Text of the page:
By W J Batterby
Can a life of quiet piety prepare one for a violent death?
It did for Brother Solomon, butchered for his faith during the French Revolution. Here is his untold story-and its lessons for us, in our equally vicious world.
What would you do if forced to choose between loyalty to the Church—or death? Tens of thousands of clergy and religious faced precisely that choice during the French Revolution. Many chose martyrdom. Among the least likely (to worldly eyes) was Blessed Nicholas LeClercq—a.k.a. Brother Solomon, the unassuming secretary-general of the Brothers of the Christian Schools. This celebrated retelling of his life—drawn from numerous eyewitness accounts and extensive documentary evidence, including his own letters—shows how heroic sanctity springs not from extraordinary qualities of personality, but from patient cultivation of the virtues. As such, it is a masterly study not only of one man, but of the nature and motives of martyrdom.
Life and Death of a Saint in the Making
- What kind of parents, and home life, prepares a young boy to make the ultimate sacrifice? What did young Nicholas read?
- The gathering storm: how, while Nicholas was growing up in a profoundly religious atmosphere, blatant irreligion championed by the likes of Voltaire was rearing its ugly head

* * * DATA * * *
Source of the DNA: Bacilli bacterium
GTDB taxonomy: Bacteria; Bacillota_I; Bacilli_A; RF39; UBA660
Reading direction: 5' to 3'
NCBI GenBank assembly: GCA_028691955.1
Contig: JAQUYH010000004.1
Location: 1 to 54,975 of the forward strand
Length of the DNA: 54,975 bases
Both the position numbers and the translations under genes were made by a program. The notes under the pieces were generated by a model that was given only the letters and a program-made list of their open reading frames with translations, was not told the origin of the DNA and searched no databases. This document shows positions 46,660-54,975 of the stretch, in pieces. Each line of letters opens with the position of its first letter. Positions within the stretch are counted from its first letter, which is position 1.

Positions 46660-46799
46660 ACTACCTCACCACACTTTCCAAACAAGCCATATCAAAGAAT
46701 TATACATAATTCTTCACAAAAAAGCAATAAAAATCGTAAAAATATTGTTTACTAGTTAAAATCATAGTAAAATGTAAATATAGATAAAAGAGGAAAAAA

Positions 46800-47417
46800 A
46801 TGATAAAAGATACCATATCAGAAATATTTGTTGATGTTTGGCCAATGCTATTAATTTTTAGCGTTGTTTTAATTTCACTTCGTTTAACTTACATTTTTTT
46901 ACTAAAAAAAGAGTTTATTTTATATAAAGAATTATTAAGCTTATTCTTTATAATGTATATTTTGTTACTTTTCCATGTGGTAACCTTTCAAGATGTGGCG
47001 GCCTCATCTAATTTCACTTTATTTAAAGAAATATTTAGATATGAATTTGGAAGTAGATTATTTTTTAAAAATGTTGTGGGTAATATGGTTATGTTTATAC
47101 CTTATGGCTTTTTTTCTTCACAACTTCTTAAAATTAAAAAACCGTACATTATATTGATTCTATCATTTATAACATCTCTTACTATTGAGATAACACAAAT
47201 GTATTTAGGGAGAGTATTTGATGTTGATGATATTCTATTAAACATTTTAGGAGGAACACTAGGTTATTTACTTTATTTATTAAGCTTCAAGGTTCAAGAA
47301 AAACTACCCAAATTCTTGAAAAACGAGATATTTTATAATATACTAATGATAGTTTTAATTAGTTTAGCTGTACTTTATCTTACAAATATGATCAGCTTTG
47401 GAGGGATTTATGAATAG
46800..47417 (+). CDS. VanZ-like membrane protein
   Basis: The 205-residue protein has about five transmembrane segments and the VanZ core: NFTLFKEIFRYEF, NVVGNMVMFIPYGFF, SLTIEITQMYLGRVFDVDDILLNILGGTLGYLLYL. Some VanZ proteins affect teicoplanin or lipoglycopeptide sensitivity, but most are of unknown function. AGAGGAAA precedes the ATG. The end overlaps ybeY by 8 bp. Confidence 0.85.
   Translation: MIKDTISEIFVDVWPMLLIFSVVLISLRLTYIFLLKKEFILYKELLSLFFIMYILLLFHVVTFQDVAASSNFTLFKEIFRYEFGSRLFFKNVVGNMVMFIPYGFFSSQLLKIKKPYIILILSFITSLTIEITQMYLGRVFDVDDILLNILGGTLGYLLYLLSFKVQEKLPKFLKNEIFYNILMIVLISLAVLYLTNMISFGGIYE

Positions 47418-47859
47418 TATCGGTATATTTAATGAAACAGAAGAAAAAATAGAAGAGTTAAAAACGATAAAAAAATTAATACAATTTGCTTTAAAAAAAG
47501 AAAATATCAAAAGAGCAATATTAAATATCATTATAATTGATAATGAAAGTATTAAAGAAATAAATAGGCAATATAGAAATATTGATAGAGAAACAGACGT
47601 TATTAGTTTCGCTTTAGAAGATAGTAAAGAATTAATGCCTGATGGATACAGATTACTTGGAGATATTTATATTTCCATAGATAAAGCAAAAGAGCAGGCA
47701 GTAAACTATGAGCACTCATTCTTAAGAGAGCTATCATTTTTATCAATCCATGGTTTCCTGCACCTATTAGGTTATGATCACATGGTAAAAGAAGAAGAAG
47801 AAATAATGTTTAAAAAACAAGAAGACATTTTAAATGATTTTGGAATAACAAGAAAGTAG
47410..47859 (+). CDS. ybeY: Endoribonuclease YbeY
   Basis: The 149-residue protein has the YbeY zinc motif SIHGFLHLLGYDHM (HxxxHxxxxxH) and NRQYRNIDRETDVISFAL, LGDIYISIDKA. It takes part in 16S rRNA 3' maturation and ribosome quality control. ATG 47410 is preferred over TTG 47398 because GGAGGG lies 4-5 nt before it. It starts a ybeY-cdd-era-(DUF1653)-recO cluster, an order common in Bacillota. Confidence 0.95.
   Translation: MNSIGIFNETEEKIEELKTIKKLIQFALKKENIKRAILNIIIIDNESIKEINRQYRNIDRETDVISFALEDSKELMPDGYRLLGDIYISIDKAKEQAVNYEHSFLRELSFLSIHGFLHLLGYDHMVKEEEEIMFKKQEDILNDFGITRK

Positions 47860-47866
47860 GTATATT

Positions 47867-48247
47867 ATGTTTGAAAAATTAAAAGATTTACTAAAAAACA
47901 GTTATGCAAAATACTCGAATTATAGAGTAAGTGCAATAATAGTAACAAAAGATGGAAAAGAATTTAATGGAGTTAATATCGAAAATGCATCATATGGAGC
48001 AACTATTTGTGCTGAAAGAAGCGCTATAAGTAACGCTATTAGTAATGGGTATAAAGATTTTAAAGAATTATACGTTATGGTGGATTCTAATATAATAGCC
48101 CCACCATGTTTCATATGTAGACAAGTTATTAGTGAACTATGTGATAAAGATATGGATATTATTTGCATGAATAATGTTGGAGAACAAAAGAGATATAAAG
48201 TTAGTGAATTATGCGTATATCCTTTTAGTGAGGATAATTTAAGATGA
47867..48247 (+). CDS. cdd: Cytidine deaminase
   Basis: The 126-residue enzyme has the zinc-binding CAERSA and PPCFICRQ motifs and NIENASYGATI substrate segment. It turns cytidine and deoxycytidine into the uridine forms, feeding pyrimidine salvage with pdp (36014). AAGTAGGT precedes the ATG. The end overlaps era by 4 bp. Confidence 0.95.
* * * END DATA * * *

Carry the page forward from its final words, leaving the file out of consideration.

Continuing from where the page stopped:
- His "Babylonian exile": how the young Nicholas's stay in Paris, to learn his father's business, awakened him to France's crisis of faith and his call to the religious life
- Joining the Brothers of the Christian Schools, and training boys in religion and techniques of business
- Suddenly placed, at only 28, in charge of the novitiate. How, despite his self-doubts, he mastered the challenge
- Practicing his ascetic discipline to the letter: it would bear fruit in martyrdom
- His rise through the ranks -- and his appointment, on the eve of the Revolution, as secretary to the Superior General
- The attack develops: How the Revolutionaries plotted to tear the Church in France away from the great unity of Catholicism, and reduce it to the status of a government department
- Would it happen today? How all but four of the French bishops openly defied the schismatic Civil Constitution of the Clergy—inspiring a large percentage of priests to follow their example. The Revolutionary government's merciless reaction
- How, although they were not at first required to take the civil oath prescribed for the clergy, the Brothers' refusal to recognize the "juring" clergy was met by the decree of March, 1791, requiring teachers as well as priests to take the oath
- How, since they too now became 'non-jurors,' the Brothers were faced with the closing of their schools, and finally the decree suppressing all religious orders
- August 15, 1792: "Citizen LeClercq," in Paris to arrange the liquidation of his outlawed congregation's properties, is arrested
- The interrogation: "Have you taken the oath?"
- Mass martyrdom: "There was no show of bravery, no brazen exultation; only quiet heroism"
Hardcover, 181 Pages
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